The curriculum lies at the heart of education. It determines what children will know, understand and be able to do by the time they leave Russell Lower School. The curriculum is broad, balanced, ambitious and coherently planned and sequenced towards cumulatively sufficient knowledge and skills for the next stage in children’s education. It provides children with the knowledge, skills and learning behaviours required to become successful life-long learners. Our curriculum is a progression model: we have subject-specific, year group milestones that focus on progression through content and skills learned.
The curriculum’s intent:
At Russell Lower School, we have designed a curriculum which is built upon our vision statement, so children can be challenged, enjoy their learning, respect each other and succeed.
At the heart of our school are a set of core rights and values. These underpin our curriculum and the ethos of the school. At Russell Lower School, we place great importance on a curriculum which develops the whole child. Through our core values and rights, we foster an environment where the emotional, physical, academic, social, moral, spiritual and cultural development of each child is developed. We firmly believe that everyone is entitled to an ambitious curriculum and our curriculum design is accessible for all, including children with SEND and disadvantaged backgrounds.
At Russell Lower School, we are a knowledge-engaged school, where knowledge underpins and enables the application of skills, and we aim to develop both. We also aim to develop life skills such as resilience, a growth mind-set and perseverance, alongside our school values and four Russell Rights. See more on this below in our ‘Whole School Curriculum’:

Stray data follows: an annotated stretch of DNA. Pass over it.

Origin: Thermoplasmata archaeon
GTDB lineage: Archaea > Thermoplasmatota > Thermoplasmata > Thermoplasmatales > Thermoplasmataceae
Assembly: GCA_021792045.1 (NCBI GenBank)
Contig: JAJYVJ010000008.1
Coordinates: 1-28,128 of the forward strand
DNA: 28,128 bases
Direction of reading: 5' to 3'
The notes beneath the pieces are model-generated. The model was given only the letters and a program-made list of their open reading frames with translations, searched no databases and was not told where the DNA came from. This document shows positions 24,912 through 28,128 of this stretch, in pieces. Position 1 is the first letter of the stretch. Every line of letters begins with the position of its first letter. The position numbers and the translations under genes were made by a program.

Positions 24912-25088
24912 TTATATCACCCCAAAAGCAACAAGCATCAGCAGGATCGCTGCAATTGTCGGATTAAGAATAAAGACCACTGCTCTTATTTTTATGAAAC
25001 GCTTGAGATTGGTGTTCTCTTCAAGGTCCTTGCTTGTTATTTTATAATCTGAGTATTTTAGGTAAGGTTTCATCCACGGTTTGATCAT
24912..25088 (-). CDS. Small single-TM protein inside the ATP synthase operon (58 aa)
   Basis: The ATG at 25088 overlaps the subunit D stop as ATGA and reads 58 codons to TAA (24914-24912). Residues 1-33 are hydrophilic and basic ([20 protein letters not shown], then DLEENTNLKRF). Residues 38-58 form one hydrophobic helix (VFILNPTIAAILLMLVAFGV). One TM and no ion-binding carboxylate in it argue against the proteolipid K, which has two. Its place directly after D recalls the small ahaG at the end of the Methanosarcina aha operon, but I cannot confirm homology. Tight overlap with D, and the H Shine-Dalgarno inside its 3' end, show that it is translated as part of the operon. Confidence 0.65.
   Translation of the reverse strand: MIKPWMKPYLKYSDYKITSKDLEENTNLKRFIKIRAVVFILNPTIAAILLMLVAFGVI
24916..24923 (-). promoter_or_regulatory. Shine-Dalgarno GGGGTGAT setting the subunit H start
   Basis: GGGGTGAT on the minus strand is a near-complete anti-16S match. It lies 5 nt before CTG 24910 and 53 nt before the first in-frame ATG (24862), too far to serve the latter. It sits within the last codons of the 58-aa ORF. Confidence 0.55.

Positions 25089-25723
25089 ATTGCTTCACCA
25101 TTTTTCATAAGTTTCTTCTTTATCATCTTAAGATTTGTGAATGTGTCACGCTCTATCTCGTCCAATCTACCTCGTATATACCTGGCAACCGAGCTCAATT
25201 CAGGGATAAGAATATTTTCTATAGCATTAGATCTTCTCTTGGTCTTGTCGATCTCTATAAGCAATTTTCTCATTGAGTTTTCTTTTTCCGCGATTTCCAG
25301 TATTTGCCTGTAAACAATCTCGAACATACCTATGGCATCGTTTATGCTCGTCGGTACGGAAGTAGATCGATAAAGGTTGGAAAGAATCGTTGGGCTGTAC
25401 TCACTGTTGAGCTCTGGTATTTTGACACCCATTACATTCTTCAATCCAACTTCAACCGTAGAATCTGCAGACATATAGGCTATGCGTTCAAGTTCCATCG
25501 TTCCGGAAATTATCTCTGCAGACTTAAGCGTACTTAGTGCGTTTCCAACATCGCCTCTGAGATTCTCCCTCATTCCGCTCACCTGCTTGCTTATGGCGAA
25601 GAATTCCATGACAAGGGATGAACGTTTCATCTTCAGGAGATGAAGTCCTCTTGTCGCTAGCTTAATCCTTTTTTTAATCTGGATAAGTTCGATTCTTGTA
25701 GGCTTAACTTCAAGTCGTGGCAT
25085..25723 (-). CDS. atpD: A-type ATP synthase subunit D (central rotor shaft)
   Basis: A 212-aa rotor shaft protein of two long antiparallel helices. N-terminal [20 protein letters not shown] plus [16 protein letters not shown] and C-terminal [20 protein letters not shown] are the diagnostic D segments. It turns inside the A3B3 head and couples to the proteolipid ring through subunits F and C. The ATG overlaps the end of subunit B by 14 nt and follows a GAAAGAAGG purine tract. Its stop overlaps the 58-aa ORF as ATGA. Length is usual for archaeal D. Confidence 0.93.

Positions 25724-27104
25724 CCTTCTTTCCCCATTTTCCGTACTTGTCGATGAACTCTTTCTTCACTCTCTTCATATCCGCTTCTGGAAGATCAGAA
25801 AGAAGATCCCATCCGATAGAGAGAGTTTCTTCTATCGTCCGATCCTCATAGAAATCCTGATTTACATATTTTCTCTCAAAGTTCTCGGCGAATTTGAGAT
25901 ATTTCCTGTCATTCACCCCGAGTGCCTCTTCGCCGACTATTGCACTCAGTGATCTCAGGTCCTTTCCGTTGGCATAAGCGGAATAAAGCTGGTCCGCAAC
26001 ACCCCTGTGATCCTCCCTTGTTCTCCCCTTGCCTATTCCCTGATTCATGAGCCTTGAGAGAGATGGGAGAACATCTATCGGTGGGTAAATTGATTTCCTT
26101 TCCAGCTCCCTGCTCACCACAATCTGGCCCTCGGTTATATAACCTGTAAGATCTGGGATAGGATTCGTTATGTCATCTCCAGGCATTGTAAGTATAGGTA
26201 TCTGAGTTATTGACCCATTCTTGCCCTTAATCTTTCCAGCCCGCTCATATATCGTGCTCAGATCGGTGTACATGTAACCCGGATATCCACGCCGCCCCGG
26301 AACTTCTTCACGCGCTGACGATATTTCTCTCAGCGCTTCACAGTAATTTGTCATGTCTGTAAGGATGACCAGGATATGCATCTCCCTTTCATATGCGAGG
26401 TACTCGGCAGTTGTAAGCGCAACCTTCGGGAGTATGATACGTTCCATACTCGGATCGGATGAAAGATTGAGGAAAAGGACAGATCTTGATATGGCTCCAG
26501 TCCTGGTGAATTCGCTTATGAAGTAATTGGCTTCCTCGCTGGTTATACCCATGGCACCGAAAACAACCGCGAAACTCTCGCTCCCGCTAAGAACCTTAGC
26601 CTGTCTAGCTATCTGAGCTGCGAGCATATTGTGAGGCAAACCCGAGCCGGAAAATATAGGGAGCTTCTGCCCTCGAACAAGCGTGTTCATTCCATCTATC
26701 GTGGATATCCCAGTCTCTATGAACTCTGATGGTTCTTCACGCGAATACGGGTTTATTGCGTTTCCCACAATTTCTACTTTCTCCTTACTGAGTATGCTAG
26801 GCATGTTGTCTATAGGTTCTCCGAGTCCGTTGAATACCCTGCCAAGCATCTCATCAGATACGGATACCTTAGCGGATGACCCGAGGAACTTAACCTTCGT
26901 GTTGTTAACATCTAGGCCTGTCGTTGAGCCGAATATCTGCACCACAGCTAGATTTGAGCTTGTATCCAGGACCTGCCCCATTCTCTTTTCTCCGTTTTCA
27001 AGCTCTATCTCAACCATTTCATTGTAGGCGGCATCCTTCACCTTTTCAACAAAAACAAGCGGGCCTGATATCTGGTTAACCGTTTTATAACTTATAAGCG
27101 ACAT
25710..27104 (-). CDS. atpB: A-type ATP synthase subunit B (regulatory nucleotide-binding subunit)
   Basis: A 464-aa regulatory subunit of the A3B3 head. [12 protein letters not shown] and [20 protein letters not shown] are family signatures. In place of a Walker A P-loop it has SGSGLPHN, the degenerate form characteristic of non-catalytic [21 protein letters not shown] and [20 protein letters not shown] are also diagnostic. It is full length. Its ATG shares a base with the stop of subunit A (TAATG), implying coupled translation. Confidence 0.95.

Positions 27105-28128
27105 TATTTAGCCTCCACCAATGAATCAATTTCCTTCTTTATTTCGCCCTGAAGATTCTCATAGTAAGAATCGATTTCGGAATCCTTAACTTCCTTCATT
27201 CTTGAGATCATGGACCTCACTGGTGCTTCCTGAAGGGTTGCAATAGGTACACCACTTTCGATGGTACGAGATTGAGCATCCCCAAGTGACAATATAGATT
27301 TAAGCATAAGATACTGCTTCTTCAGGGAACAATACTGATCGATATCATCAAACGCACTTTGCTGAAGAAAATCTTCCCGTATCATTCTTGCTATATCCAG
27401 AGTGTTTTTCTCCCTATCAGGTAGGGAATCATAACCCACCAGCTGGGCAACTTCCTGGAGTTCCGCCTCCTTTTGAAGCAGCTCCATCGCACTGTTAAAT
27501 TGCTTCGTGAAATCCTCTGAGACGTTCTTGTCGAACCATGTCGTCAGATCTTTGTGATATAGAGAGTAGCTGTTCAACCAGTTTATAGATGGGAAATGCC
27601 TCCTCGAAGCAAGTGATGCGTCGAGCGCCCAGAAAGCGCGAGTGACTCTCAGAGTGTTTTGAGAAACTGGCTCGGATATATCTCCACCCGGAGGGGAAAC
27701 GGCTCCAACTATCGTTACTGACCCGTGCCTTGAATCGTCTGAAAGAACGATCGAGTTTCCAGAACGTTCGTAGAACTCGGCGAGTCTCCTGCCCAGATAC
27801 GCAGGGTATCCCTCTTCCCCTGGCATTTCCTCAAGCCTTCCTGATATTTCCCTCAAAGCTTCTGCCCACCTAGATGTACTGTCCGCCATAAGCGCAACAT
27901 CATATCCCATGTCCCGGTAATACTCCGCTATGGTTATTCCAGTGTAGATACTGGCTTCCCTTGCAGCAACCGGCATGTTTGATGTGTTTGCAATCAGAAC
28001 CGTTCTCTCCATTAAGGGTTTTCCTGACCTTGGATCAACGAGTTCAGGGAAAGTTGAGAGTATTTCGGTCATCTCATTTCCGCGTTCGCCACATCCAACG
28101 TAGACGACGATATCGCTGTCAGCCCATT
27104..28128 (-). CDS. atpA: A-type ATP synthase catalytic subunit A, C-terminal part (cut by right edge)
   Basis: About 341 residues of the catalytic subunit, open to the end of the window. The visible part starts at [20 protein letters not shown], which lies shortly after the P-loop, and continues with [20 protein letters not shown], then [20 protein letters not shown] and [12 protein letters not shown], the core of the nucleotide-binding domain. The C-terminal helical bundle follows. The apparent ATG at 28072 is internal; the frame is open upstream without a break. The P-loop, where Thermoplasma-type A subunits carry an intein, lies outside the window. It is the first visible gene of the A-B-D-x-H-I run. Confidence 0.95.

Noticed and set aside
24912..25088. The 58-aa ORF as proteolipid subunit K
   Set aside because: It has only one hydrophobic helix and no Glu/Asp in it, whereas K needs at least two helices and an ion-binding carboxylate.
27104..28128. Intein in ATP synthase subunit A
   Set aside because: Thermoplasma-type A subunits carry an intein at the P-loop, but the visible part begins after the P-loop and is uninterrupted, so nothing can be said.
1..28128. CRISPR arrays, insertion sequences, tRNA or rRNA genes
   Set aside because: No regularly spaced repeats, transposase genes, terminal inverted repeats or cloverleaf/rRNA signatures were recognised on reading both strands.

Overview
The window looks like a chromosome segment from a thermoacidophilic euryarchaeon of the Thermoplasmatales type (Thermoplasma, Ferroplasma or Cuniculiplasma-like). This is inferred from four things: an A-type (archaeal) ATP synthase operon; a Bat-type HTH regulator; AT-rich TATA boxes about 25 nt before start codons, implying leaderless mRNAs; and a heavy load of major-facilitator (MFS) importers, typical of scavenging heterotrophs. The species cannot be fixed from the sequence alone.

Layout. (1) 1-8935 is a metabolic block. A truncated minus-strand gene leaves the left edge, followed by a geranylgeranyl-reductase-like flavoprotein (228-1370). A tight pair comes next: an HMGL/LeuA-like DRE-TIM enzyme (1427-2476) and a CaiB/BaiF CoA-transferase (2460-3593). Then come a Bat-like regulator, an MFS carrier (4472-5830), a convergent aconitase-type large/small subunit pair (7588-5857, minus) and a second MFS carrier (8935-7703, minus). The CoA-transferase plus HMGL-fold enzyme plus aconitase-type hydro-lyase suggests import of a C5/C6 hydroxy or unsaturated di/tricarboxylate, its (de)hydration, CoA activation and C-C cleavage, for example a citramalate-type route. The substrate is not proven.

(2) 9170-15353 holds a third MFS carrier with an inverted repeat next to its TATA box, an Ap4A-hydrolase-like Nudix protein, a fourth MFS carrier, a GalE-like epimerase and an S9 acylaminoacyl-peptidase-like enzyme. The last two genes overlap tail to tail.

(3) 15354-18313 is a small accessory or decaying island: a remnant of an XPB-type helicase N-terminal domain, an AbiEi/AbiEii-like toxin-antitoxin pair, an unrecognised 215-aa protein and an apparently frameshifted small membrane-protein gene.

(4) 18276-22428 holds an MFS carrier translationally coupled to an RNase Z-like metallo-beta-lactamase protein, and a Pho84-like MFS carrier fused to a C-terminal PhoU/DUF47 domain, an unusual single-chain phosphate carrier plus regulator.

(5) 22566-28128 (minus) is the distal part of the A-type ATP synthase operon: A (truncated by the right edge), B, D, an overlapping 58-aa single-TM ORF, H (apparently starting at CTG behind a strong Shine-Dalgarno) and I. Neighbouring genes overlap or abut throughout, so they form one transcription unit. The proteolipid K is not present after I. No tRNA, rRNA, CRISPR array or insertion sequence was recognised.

Within our curriculum, there is a strong emphasis on developing core skills in literacy and maths, but also personal, social and emotional skills. There are opportunities to apply these across the curriculum. We consider the Russell curriculum to be so much more that the individual subjects.
The curriculum is the totality of all the children’s learning experiences.
At Russell Lower School we believe that the curriculum should be broad, balanced and relevant. It should meet all the needs of the children, whatever their ability. The curriculum taught is made up of:
- the Early Year Foundation Stage Curriculum (2021)
- the National Curriculum (September 2013)
- The Rising Stars Progression Framework
- RE syllabus (Religious Education in English Schools, Non-statutory Guidance 2010 - Agreed 2017 – 23)
- Personal, Social, Relationships and Health Education
- Spiritual, Moral, Social and Cultural education
- British Values
- Russell Rights and values
- A wide range of extra-curricular activities and experiences
The curriculum taught meets the statutory requirements.
Our curriculum intends:
- To provide children with the skills, knowledge and understanding they need to be educated citizens across a broad range of subjects and experiences
- To include everyone: all children have equal access to the curriculum and be treated fairly regardless of race, religion or ability
- To promote high standards of achievement and progress
- To make connections across areas of leaning through a highly practical, cross-curricular thematic approach
- To capture children’s interests through engaging and exciting opportunities linked to real life experiences wherever possible